As much as Major League Baseball continues to be stubborn and tone-deaf, Major League Soccer has exhibited flexibility and supersonic like hearing as it unveiled its creative return to the pitch after three months of inactivity due to the Coronavirus Pandemic.
MLS will resume play on July 8th with all of its 26 teams participating in what is being branded as an “MLS Is Back Tournament”, a World Cup-style tournament to be played at the ESPN Wide World of Sports Complex at the Walt Disney Resort near Orlando, Florida. The matches will be played without fans in the stands.
The 26 teams will participate in a group stage with each team playing three games. The top 16 teams will advance to a knockout stage, culminating with a Championship Match on August 11th.
54 games packed into five weeks of action. Perfect
All results in the tournament will count towards each team’s regular season record as the league will resume its regular season with a revised schedule and playoffs on a date to be determined.
With the NHL and NBA returning in late July and lord only knows if and when Major League Baseball returns, MLS is being bold and aggressive by being the first American team sports league to get back in action since the Coronavirus postponed or cancelled sports in mid-March.
In its 25th year of existence, MLS is a league with a very bright future. Its gross revenue is slightly more than $1 billion per year.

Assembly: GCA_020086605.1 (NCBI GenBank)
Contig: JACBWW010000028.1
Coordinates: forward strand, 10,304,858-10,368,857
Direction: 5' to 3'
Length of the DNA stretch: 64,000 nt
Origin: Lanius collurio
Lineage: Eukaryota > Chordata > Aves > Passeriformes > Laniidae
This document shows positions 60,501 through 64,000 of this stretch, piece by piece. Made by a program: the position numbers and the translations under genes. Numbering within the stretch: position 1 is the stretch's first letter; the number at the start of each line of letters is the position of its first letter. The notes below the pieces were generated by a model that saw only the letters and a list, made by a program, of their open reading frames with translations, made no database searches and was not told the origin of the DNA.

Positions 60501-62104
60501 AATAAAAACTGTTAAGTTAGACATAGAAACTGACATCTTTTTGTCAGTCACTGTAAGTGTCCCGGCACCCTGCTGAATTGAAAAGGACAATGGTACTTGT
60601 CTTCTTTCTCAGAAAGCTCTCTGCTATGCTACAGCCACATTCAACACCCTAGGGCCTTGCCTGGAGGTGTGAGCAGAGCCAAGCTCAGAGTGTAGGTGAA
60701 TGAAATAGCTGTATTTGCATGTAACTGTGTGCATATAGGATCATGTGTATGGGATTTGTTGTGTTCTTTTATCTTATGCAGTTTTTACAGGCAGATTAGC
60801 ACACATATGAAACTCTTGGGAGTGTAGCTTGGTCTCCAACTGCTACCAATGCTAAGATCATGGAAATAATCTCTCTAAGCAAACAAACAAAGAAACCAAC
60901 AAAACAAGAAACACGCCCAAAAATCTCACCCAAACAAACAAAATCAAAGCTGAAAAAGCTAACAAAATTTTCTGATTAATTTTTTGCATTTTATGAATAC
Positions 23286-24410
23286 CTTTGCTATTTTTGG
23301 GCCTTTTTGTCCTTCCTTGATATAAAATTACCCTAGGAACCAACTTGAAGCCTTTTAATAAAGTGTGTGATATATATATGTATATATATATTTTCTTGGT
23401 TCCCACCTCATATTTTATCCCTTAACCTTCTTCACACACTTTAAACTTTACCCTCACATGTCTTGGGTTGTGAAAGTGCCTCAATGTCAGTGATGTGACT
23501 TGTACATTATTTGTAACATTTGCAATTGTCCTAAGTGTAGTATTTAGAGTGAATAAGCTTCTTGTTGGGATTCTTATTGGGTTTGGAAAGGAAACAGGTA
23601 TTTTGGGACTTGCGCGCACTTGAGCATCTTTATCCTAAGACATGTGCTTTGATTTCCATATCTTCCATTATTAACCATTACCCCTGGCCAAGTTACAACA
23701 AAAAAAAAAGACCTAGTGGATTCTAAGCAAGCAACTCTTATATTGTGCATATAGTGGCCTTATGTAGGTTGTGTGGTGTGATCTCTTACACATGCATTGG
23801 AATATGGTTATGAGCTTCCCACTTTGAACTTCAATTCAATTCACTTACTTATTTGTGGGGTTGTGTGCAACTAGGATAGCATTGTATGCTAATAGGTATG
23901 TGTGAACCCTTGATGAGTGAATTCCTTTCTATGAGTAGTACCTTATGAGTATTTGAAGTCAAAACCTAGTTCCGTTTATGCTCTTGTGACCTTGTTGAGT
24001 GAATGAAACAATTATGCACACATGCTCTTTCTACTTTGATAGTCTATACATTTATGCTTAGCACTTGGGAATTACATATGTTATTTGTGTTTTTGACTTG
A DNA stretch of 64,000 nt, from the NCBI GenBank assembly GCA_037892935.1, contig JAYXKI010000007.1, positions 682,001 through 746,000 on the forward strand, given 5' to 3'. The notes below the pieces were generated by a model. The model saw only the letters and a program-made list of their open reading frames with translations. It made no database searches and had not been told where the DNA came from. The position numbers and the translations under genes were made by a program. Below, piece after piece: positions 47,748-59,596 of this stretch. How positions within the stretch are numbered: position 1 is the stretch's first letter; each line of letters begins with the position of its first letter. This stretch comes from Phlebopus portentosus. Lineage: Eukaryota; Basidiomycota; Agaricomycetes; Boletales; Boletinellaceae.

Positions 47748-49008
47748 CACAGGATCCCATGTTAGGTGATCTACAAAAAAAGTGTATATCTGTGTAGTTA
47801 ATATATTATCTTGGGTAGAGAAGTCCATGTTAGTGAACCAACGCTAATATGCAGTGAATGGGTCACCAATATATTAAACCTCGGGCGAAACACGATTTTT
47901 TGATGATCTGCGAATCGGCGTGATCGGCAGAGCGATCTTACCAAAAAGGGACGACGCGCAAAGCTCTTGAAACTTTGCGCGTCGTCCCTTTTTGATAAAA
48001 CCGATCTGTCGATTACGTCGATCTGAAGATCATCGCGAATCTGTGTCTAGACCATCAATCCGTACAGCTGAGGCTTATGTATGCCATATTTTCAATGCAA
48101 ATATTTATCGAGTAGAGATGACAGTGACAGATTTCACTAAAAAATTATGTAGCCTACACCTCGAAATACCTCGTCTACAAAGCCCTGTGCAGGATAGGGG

The league has viable national television contracts with ESPN and Univision worth a total of $100 million per year. Those deals run through 2022. Expect the next contracts to be worth more than double the current deal.
The growth of the league looks profitable as well. Carolina Panther (NFL) owner David Tepper paid a $325 million expansion fee for the Charlotte MLS franchise, which begins play next year.
The league also has a forward-thinking commissioner in Don Garber and a slew of new soccer-specific stadiums. Give MLS credit for seeing an opportunity to exhibit its game, while sports fans are starved for live content.
Meanwhile, baseball looks as out of touch as someone whose contact info is their fax machine number. If baseball was smart, it would offer Garber its commissioner’s job as his baseball counterpart, Rob Manfred, has shown a lack of leadership and vision, which is crippling his game.
MLB continues to drop the ball while MLS displays adaptability that is needed to conquer these once in a lifetime challenges.
John Sapochetti is Co-Host
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